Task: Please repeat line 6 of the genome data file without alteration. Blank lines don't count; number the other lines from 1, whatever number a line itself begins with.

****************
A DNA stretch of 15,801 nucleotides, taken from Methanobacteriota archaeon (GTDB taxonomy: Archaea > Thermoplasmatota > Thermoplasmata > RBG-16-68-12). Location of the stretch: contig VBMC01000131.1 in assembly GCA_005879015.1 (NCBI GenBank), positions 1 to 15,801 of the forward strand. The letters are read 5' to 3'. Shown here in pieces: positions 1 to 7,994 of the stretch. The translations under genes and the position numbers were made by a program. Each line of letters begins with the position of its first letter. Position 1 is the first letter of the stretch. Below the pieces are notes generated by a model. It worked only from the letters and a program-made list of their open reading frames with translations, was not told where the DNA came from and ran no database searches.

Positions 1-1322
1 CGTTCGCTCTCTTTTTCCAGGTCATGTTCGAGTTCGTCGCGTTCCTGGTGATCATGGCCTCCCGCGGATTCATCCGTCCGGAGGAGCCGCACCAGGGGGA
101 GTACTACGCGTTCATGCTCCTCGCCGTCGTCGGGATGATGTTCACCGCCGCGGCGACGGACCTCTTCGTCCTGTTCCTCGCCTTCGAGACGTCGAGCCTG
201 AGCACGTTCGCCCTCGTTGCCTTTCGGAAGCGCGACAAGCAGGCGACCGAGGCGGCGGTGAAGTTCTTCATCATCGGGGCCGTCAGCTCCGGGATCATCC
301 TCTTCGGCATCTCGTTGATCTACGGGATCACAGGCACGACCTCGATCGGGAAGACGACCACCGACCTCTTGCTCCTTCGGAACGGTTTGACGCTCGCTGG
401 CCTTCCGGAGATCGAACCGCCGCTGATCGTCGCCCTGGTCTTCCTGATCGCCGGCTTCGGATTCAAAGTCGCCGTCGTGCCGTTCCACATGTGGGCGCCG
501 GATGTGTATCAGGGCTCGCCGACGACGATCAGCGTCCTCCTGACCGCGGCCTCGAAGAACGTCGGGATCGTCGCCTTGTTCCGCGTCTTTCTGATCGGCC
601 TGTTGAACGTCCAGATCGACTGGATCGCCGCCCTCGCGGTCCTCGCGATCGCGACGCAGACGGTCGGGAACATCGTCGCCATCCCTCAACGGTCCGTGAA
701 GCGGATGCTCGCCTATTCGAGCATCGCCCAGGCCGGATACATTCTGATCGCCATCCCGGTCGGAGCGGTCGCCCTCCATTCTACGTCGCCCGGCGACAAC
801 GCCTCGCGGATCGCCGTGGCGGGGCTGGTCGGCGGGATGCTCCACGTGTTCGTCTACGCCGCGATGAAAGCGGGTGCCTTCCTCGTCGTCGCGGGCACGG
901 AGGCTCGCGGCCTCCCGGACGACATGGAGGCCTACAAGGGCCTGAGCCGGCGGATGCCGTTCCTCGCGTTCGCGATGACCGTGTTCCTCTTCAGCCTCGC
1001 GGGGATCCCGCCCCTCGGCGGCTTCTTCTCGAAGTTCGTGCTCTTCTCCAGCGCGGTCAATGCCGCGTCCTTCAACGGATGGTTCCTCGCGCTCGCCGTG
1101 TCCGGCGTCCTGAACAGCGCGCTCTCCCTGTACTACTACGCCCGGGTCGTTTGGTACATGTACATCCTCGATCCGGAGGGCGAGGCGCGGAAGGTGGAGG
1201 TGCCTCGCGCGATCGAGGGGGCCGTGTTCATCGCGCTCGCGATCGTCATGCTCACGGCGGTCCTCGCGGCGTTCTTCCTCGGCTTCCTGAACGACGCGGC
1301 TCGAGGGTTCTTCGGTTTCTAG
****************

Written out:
301 TCTTCGGCATCTCGTTGATCTACGGGATCACAGGCACGACCTCGATCGGGAAGACGACCACCGACCTCTTGCTCCTTCGGAACGGTTTGACGCTCGCTGG